Molecular Sciences II.
Dr. Janka Borbála Gém / Semmelweis University - Department of Physiology
Angiotensin II (AngII) is an octapeptide hormone which performs most of its effects via angiotensin II type 1 receptor (AT1R) stimulation. AngII causes fast vasoconstriction in vascular smooth muscle cells (VSMCs) but the stimulation has numerous long term-effects as well, such as gene expression changes, increased proliferation and migration. The long-term actions are essential in the development of AngII related pathological conditions, such as vascular remodelling, hypertension or atherosclerosis. It is already known that the transactivation of epidermal growth factor receptor (EGFR) and other receptor tyrosine-kinases by AT1R have an important role in forming these long-term effects.
In this study, we wanted to explore more deeply the role of AT1R transactivated tyrosine-kinase receptors and non-receptor tyrosine-kinases in the physiological and pathophysiological long-term effects of AngII.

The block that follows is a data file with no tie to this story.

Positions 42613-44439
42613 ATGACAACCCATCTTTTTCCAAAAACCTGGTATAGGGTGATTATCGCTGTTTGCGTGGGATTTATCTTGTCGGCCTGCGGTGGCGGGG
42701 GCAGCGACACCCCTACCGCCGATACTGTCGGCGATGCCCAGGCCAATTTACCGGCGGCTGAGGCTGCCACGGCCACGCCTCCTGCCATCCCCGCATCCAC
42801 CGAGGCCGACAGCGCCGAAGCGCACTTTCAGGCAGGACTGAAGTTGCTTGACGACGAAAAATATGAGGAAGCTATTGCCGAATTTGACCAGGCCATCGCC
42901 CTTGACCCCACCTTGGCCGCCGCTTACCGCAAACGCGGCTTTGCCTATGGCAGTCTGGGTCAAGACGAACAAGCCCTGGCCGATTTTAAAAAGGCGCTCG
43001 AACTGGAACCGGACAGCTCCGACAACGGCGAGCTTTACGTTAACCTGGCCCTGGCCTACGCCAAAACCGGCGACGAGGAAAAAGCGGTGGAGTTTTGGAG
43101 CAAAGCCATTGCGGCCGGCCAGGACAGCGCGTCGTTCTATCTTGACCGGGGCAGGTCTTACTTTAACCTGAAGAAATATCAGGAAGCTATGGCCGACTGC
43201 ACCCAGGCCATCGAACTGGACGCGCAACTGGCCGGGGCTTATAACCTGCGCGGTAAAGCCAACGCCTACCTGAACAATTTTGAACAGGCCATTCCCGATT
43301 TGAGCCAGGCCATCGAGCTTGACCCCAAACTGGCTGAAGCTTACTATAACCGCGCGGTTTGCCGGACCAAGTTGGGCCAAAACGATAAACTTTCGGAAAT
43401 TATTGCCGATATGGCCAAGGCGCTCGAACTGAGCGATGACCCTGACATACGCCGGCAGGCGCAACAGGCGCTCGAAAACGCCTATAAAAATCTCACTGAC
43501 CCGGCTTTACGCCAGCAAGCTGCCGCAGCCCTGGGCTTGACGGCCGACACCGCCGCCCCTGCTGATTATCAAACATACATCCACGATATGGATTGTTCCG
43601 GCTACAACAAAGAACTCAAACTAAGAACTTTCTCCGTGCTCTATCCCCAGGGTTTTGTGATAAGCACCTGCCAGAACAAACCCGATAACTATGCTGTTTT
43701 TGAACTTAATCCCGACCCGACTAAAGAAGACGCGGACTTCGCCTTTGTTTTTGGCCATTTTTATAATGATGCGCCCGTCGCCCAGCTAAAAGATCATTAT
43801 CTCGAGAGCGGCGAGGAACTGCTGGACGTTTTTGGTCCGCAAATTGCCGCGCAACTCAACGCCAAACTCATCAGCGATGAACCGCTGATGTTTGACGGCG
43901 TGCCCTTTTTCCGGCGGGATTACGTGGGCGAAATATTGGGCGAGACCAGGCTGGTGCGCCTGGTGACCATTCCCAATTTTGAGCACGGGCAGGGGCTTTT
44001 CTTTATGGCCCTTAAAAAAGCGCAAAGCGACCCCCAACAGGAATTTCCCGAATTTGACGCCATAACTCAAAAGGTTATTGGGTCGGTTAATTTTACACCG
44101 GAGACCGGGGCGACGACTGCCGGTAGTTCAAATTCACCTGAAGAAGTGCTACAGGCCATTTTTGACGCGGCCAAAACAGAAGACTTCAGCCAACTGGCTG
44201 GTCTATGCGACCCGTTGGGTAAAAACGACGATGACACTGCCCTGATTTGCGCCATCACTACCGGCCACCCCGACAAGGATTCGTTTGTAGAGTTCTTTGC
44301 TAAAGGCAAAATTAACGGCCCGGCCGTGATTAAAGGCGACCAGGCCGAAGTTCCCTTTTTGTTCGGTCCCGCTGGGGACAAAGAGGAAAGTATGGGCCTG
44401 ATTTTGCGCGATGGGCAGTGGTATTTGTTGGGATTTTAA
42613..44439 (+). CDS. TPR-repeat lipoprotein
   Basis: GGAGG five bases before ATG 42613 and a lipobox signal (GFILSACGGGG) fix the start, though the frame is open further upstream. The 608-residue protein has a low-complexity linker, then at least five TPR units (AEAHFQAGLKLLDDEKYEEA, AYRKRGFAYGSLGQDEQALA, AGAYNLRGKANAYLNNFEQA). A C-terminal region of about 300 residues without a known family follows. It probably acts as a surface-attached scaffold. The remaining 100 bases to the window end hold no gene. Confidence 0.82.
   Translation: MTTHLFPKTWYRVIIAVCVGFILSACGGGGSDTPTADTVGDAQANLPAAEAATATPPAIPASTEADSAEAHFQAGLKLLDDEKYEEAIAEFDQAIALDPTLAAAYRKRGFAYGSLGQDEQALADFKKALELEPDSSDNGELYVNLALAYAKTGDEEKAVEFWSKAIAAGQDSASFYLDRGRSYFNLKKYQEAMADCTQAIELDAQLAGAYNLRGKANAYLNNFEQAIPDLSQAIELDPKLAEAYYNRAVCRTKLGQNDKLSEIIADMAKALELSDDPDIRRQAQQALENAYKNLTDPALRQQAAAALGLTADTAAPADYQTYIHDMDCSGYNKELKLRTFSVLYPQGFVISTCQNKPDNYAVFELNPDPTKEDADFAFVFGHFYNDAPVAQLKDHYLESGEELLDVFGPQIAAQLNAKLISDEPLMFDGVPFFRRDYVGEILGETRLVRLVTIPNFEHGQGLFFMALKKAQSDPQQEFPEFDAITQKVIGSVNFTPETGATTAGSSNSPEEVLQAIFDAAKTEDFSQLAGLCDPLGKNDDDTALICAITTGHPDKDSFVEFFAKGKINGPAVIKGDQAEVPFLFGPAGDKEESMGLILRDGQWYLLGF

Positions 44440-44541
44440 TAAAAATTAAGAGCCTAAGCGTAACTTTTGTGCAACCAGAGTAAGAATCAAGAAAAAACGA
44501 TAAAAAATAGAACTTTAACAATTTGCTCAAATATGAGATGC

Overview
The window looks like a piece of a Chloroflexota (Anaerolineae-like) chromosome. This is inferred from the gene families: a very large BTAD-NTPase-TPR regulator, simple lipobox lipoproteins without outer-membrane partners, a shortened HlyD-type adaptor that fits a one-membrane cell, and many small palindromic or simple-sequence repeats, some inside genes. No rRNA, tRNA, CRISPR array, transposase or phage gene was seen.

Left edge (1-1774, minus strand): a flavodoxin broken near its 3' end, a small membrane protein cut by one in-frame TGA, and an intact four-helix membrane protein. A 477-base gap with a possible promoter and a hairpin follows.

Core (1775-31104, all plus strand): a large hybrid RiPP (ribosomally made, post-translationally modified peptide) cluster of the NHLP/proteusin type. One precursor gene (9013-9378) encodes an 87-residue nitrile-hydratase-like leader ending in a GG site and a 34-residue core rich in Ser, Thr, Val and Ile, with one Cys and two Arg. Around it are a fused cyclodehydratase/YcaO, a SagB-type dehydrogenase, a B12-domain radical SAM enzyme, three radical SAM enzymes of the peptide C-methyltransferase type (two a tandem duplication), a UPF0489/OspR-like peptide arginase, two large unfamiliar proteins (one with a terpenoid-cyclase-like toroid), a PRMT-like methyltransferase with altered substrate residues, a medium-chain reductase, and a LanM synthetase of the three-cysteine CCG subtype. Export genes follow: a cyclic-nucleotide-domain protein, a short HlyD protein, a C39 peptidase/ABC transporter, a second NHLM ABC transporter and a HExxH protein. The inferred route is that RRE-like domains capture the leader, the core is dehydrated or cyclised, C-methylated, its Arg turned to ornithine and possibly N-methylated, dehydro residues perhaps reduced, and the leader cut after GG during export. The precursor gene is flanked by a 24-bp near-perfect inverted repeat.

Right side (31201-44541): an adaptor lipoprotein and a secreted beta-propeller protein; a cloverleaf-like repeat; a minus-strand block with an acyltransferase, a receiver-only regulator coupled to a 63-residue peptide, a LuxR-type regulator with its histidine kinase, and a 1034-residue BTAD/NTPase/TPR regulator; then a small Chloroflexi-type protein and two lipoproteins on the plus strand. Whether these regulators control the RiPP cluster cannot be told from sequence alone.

We used primary VSMCs isolated from the aotra thoracalis of rats in our experiments. The cells were exposed to different tyrosine-kinase inhibitor treatments before hormonal stimulations to examine which ones of these enzymes are involved in AngII- induced long-term effects. Gene expression changes were mainly measured by quantitative real-time PCR, focusing on genes that had been proven to be significantly upregulated by AngII stimulation in VSMCs with an Affymetrix gene-chip assay, namely dual-specificity-phosphatase (DUSP) 5, 6 and 10 isoforms that are important regulators of mitogen activated protein kinase (MAPK) cascades. We found that dasatinib, a Bcr-Abl and Src kinase family inhibitor effectively reduced AngII induced gene expressional changes. Furthermore, we demonstrated in Western-blot analysis that dasatinib significantly reduces AngII caused p38 MAPK activation, which can provide useful information about the role p38 MAPK in AngII-induced long-term effects.
To sum up, our research aims to characterize more specifically the molecular background of cardiovascular diseases related to exaggerated AngII effect and may reveal potential targets in the future treatments of these pathological conditions.
This work was supported by the Hungarian National Research, Development and Innovation Fund (NKFI K116954, NVKP_16-1-2016-0039 and VEKOP-2.3.2-16-2016-00002).